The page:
What is "catholicity"?
This is a good blog entry on Lutheran catholicity from a conservative LCMS pastor (Gene Veith pointed this one out on his blog). He starts out defining and describing catholicity, and indicates how it is manifest in both doctrine and practice (first several paragraphs). He then goes on to apply it to the specific political problems in LCMS -- which may or may not be interesting. This, in combination with the previous link and with Freddy's numerous quotes from C.P. Krauth, should provide clarity on this term regarding how it is used in reference to Worship practice.
What is "lex orandi, lex credendi"?
This is a blog entry from Rev. Johnold Strey (WELS), defining and defending the Latin liturgical term lex orandi, lex credendi, which seems to pop up frequently in these discussions. He recently wrote an article that appeared in WELS' theological journal, Wisconsin Lutheran Quarterly (WLQ), to which I link, immediately below. Another excellent resource discussing this phrase, and sound Confessional Lutheran practice in general, is a recent book by Rev. Klemet Preus (LCMS) entitled, The Fire and the Staff: Lutheran Theology in Practice. It is a very accessibly written book, suitable for consumption by laymen and clergy.
"Contemporary Worship" teaches that Worship is a Means of Grace
Read the attached paper, Proclaiming the Gospel in Worship. (accessible online, here)
This is the paper that Rev. Johnold Strey (WELS) wrote and which was published in the Fall 2008 issue of WLQ. It can also be accessed online via his blog, here. In it, he examines the worship practices of the sectarians, especially the phenomenon of so-called "Contemporary Worship" and insists that the false teaching of "Worship as a Means of Grace" is at the root of it. Freddy Finkelstein, in many of the links, above, observes this same fact. Not only is "Contemporary Worship" rooted in false doctrine, it teaches these same false doctrines through its use (lex orandi, lex credendi).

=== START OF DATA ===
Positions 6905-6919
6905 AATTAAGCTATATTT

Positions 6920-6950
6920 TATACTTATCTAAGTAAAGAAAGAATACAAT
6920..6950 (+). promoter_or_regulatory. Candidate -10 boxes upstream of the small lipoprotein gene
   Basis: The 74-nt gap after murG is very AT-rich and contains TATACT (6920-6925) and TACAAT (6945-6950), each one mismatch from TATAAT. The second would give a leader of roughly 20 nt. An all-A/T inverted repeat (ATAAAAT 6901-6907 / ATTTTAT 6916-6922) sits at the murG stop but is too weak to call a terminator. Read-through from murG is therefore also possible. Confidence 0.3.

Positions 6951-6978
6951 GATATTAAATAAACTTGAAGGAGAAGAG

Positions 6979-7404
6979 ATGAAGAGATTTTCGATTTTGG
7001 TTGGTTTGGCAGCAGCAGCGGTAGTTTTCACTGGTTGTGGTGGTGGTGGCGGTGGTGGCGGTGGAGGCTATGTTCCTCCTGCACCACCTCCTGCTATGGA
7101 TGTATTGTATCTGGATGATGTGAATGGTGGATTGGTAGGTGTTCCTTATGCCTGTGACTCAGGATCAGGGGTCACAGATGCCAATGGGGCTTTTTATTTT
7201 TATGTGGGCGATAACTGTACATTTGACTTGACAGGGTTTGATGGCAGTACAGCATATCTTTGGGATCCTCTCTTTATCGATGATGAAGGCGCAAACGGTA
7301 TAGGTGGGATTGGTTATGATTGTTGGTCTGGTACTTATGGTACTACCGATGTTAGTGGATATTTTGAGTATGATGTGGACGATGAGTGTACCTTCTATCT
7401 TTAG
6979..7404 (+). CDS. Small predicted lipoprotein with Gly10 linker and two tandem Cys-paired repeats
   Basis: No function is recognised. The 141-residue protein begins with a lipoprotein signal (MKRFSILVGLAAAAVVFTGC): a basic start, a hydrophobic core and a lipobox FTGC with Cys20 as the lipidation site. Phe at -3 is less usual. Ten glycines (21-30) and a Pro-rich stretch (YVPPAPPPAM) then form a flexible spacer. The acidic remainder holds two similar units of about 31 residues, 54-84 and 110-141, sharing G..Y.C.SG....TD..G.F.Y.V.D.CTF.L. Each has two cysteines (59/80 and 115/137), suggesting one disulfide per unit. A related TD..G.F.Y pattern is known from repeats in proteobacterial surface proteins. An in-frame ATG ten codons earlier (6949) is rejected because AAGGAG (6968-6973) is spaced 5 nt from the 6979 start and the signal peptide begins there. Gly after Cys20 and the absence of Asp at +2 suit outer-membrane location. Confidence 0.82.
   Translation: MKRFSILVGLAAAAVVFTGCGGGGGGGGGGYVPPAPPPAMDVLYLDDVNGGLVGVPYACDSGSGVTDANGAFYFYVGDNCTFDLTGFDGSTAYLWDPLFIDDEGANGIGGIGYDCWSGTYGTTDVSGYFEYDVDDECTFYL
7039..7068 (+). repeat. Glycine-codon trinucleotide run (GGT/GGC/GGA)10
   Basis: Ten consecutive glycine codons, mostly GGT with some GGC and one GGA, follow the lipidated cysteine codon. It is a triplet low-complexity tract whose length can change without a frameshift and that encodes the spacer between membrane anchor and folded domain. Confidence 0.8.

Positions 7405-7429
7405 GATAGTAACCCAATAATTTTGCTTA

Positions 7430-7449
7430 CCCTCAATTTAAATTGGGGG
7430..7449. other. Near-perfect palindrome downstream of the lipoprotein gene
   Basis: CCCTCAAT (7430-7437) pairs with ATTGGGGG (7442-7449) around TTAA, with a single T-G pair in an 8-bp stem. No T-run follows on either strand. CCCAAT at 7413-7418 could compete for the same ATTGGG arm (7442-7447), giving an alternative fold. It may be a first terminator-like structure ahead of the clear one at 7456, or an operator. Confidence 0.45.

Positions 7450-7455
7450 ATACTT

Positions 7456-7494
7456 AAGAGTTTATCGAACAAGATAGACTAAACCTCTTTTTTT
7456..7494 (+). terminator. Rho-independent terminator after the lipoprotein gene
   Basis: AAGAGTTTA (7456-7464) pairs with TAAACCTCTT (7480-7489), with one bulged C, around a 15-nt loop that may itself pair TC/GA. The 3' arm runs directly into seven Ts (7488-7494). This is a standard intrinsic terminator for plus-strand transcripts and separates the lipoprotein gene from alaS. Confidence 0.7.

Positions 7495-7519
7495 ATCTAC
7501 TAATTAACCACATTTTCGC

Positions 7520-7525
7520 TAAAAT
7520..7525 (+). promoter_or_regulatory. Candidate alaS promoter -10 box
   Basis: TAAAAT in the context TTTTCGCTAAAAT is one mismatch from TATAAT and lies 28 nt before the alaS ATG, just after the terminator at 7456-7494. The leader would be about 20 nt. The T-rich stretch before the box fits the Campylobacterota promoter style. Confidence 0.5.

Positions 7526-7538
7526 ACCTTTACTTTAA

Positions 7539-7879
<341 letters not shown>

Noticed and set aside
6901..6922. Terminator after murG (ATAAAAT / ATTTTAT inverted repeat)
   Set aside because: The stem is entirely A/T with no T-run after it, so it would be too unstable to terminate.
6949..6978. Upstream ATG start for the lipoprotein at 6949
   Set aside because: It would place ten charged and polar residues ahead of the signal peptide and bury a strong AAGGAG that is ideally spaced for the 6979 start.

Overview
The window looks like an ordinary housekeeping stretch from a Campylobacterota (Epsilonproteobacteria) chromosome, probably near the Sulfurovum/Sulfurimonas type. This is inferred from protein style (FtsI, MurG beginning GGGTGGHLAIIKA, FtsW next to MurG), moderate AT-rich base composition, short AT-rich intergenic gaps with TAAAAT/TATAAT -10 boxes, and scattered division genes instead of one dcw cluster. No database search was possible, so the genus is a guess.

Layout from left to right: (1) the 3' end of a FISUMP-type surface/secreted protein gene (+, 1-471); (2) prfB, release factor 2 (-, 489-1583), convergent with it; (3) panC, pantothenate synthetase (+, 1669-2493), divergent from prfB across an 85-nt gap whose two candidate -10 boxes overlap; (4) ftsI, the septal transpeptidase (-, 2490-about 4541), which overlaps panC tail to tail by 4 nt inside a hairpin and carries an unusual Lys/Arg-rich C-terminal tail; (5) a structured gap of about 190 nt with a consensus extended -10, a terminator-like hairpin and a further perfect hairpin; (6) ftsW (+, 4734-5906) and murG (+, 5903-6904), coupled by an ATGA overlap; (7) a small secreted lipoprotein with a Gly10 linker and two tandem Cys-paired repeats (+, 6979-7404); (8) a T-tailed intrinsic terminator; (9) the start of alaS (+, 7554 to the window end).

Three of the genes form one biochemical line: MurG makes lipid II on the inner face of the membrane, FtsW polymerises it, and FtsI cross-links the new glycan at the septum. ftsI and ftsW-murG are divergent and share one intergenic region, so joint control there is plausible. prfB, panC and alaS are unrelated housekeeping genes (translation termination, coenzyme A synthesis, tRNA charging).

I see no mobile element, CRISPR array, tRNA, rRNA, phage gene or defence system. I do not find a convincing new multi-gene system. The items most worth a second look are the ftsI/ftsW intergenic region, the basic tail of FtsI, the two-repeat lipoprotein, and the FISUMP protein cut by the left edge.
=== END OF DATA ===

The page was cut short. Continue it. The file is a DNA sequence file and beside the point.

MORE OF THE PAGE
"Church Growth" is not Lutheran evangelism
This is another Bailing Water blog entry, highlighting the recent sermon by Rev. Webber (ELS) in which he calls out and condemns "Church Growth" by name. More of our pastors need to do this. In the course of discussion, it became clear that there was confusion regarding how to interpret Christ's statements in the Great Commission. Freddy Finkelstein offered two posts, one of exceptional importance which explained the Great Commission, and further demonstrated how Church Growthers, for all of their evangelical zeal and despite the fact that they use the Great Commission as their clarion call, are in reality teaching and acting contrary to Christ's Commission.